I have mixed emotions when it comes to sleep. To start with, I am going to cover all the things about it that I appreciate.
- It is essential to survival.
Now that I have covered everything I enjoy about sleep, onto the criticism…okay, perhaps I am being one-sided in my analysis. I will concede that is important to day-to-day functioning and that we all require it to varying extents. Speaking in generalities, females need more sleep than males and more sleep is needed the older you get. There are exceptions of course, such as my father, who happily functions on a paltry four hours a night, but these are the generalizations. Furthermore, there are variations between individuals in the amount of sleep needed, but experts tend to place the magic number for cognitive function around 6 or more hours a night. The keyword here being cognitive function, as military veterans will point out that physically repetitive tasks can be performed on 2-4 hours for several weeks.
Alright, so I have told you a bunch of common sense information that you likely already know, but what does this have to do with productivity? Well, sleep represents a daily block of unproductive time no matter how you cut it. You can make the arguments for using long periods of sleep to reflect on information or allow greater productivity in your waking hours, but if I fall asleep at the kitchen table while doing my taxes (tis the season), I am not going to wake up to their completion. The question then becomes how do we structure our sleep to allow maximum productivity (and while we are at it, lets include emotional well-being as well).
Well, there are a few schools of thought on this. One is what I call the polyphasic arguments. These typically involve messing around with your sleep cycle patterns to maximize the time in REM sleep (the portion of sleep that rejuvenates us mentally and physically) and reducing non-REM (non-rejuvenating sleep) time. There are a few variations on this, with the Uberman strategy being a popular example you can read about here. These practices boil down to sleeping in short naps every few hours, but with a net reduction in the overall amount of sleep required per day. The reason most people don’t do these extreme living practices is that they require, well extreme lifestyle changes to your lifestyle to accommodate them. Namely, they DEMAND regular naps and failure to do so results in practitioners rapidly hitting a mental wall. Also, the long term effects on the body are unknown, as people find these solutions hard to stick to in the long term. With that said, despite having a reputation for not sleeping, I have never actually attempted a polyphasic sleep cycle in earnest, so I can’t comment from personal experience. Go ahead and give it a try if you are curious, but my suspicion is that there is a reason that this habit hasn’t caught on with more people.
The flip-side are those who argue sleep is uniformly associated with mental and physical rejuvenation and that we should not challenge how much an individual sleeps, as this is what their body requires to recharge. I challenge this argument. I challenge anyone who says that ten to twelve hours of sleep is essential to function. I won’t deny that some sleep is essential and that six to nine hours is a spectrum that most people fall in. But to be naturally in the ten to twelve hour range without extenuating life circumstances (illness, pregnancy, children, etc.) is something that I find difficult to accept. If you are sleeping ten to twelve hours a day that leaves less than half the day to do EVERYTHING.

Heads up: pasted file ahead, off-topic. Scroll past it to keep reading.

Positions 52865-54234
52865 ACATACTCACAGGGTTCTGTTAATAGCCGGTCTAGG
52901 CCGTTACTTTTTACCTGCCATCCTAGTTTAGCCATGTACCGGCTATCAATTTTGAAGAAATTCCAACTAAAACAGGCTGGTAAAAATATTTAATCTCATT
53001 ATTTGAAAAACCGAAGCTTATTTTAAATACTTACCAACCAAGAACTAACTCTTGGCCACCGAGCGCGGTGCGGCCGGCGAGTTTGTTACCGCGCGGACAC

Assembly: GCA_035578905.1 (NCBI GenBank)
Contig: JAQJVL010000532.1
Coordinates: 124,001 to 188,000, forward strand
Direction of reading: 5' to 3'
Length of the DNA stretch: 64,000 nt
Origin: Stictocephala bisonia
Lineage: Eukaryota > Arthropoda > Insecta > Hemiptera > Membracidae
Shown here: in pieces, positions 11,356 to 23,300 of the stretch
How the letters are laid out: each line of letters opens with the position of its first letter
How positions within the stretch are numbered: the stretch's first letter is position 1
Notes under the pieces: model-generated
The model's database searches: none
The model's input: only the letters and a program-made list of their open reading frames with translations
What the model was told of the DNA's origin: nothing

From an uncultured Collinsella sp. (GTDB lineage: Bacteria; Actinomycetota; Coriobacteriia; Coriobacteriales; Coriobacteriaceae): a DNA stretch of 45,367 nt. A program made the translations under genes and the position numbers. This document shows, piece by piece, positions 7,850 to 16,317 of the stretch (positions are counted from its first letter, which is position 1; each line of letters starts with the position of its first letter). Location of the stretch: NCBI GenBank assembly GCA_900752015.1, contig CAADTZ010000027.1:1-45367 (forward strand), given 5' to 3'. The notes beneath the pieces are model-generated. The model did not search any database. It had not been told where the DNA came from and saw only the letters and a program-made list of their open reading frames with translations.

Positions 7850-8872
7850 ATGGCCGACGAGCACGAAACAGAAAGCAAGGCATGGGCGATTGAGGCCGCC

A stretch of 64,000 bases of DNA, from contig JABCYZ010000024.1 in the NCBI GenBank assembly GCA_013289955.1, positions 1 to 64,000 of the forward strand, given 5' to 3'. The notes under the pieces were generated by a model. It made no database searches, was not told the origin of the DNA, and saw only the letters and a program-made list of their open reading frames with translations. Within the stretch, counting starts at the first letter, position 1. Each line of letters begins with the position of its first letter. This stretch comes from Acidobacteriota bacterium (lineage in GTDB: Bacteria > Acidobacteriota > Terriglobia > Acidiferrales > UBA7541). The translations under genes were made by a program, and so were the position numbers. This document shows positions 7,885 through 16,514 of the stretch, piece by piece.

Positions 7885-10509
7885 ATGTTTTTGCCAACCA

I can accept however, that people develop the habit of sleeping ten to twelve hours a day, just as we can develop a habit of sleeping six to eight hours a night. I experienced this change in sleeping habits a month ago, when I began physiotherapy to deal with my Carpal Tunnel. Given the ultimatum of physiotherapy and more sleep or the loss of feeling in my hands, I reluctantly chose the former. Within two weeks (the golden standard for making or breaking a habit), I found myself sleeping eight hours a night whereas for many years, I only slept six to seven hours maximum.
Over the last month, I haven’t noticed a change in my energy levels nor have I found myself any more productive with eight hours sleep. With that said, if it allows a greater physiological recovery (i.e. a return of feeling to my hands), the choice of adopting eight hours is a no-brainer. Once my medical concerns have passed however, I fully intend to return to my old sleep schedule, as I know that my body can handle six to seven hours of sleep indefinitely. This decision comes from a place of experience however, as I have experimented with varying amounts of sleep extensively over the last six years (university tends to do that to you) and discovered the sweet spot of six to seven hours that works for me.
That does not mean that I encourage everyone else to run on six to seven hours ad infinitum. What I do encourage is that you experiment with your sleep cycle. Try to sleep six hours a night, five days a week for two to three week and see what happens. Try seven hours and see what happens. Play around with the sleep time, but be sure to adhere to the sleep plan for a period of two to three weeks in order to give your body time to break the old sleeping habit. If after experimenting, you still find yourselves needing eight or nine hours of sleep, well that looks like what your body is going to need at this stage in your life. But maybe you will find that your body needs less and you just gained valuable time, daily, to pursue your dreams. Try it out and let me know!